Whenever there is a chance for a women to grow, she is either sidetracked by old beliefs that she would not be capable enough to face challenges that are associated with a position and hence there is a big glass ceiling that exists through which she can always see her bright future but cannot reach there. This particular belief is affirmed by Warning and Buchanan (2009) who says that women represents almost 50% of the total work force, but their share of management positions across the world remains relatively low (Ismail and Ibrahim, 2008).
These ceilings are created by old adamant beliefs that formed a false social structure and unfortunately today it is being followed by large corporations worldwide. It is not clearly visible, but it is present in minute details of company code of conduct or policies which are hardly noticed. Gender discrimination plays a contributing role in recruitment and promotion strategies and some corporate also show negative attitudes towards women. In many countries, even today, male dominates all external affairs and women are being handed over the responsibility of house and children.
Women-only careers are a novel idea which represents growth prospects only for women. In fact it is very much possible for an organization to develop such careers because there are positions which can be best handled by women. As much as it is possible and easy to develop such career programs, it is as difficult to enforce it when the decisive authorities are male dominated and even a minor influence of ‘glass ceiling’ thoughts can derail the entire effort towards such an initiative. Thus, along with the development of such programs, it is equally or more important to enforce its implementation if some kind of success is desired to be achieved through these programs.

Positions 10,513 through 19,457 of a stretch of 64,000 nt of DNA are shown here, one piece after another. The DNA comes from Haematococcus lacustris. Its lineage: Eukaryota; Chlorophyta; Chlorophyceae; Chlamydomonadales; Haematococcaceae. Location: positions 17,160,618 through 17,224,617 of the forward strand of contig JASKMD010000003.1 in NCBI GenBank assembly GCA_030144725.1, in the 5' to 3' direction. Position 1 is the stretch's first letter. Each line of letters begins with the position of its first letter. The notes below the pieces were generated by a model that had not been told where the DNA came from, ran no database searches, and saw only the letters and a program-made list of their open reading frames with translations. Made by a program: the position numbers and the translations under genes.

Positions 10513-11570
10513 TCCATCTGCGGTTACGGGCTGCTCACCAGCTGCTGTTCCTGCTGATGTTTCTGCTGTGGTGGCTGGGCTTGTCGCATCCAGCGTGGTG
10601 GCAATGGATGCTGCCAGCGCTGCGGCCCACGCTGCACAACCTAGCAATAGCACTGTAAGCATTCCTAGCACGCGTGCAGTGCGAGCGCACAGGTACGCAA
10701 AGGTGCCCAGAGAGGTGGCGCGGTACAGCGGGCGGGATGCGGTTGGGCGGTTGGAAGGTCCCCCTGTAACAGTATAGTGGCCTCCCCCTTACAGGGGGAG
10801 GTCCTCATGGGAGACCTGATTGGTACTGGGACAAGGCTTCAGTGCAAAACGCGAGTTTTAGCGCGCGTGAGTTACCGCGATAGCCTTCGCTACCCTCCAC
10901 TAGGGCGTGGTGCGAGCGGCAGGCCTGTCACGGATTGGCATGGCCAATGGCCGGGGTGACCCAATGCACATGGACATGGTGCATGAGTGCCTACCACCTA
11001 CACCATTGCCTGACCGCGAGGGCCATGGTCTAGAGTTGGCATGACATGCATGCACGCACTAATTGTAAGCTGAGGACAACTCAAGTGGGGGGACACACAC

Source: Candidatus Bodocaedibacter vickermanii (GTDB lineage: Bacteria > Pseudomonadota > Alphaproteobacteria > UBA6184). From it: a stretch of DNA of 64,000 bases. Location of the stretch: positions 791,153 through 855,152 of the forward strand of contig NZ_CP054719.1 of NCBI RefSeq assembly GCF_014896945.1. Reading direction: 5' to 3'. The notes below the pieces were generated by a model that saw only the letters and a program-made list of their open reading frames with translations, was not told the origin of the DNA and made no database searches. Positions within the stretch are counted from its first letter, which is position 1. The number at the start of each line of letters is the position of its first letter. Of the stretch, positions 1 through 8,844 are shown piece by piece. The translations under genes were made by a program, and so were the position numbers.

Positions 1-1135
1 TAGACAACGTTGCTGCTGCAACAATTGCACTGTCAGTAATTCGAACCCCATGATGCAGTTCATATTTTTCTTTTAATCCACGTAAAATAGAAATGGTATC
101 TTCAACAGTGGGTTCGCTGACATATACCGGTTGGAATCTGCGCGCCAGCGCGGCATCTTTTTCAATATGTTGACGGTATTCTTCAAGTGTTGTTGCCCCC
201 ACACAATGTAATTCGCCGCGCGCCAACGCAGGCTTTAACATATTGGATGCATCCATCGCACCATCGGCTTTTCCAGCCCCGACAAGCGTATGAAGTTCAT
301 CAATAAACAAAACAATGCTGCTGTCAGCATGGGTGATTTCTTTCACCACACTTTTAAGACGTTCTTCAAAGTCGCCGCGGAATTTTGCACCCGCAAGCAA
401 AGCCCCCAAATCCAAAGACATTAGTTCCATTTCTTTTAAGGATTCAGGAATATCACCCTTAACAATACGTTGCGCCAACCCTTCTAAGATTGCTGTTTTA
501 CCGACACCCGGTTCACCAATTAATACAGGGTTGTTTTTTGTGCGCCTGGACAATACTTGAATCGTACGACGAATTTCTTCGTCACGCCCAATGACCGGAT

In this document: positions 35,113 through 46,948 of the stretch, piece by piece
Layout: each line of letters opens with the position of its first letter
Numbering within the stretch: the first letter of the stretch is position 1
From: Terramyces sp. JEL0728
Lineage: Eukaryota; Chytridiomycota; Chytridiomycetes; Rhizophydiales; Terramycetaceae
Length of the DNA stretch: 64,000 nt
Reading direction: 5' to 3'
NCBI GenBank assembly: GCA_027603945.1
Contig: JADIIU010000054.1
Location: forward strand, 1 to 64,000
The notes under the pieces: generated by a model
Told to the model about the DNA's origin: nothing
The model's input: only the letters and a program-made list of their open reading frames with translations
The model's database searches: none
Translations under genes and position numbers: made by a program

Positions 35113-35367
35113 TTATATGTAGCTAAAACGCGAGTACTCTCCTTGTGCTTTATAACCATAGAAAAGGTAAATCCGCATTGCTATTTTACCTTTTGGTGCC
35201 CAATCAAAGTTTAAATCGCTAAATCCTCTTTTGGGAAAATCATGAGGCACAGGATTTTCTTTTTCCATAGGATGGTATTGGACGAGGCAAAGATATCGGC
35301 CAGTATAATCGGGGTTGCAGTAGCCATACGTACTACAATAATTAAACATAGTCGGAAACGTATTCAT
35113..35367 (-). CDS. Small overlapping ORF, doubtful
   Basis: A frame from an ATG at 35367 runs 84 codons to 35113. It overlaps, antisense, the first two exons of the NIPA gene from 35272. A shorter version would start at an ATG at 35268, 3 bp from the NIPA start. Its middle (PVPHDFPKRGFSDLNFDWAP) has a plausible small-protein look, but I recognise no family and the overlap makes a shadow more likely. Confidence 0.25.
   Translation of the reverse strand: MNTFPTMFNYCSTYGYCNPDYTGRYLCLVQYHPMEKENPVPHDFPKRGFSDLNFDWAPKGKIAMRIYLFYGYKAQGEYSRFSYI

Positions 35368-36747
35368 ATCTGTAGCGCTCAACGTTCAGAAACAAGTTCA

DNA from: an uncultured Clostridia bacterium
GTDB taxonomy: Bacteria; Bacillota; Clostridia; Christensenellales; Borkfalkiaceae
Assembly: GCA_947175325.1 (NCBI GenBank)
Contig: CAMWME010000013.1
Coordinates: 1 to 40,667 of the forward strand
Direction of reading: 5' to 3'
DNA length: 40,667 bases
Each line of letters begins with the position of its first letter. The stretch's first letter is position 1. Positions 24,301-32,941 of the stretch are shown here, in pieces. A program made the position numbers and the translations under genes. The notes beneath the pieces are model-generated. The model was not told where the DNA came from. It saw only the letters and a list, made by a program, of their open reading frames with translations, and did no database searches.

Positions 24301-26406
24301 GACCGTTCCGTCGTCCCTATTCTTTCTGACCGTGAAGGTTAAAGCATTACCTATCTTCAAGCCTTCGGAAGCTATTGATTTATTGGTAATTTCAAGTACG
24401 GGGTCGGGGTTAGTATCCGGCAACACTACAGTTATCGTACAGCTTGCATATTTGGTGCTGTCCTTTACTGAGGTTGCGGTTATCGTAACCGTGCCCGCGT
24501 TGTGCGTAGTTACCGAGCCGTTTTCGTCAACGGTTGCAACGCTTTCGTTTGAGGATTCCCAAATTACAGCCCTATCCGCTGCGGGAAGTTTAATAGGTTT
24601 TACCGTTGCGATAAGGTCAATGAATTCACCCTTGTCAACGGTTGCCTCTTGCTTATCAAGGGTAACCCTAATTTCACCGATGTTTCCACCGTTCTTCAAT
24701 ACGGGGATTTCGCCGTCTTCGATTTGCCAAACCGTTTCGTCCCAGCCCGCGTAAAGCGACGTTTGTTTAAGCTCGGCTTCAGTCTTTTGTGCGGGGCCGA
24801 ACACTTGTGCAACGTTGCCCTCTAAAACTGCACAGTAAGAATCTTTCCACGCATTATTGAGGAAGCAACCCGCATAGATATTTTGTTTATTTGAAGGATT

The thought process of ‘glass ceiling’ is existing in the corporate world and it has been seeing its rise wherever there is an intention and an opportunity to display it, but women-only career programs is a challenge against the existence of such thought process. These programs give ample opportunity to all women, especially those who have been the victim of glass ceiling, but its implementation and adherence by the male counterparts is also a dire necessity in an organization where decisions are often taken by the management which is mostly male dominated. Such programs are a good start for women to have enough room to show their competence and once proven to be at par or exceeds male capabilities in leadership position, employing them even in the absence of women-only programs could be a reality.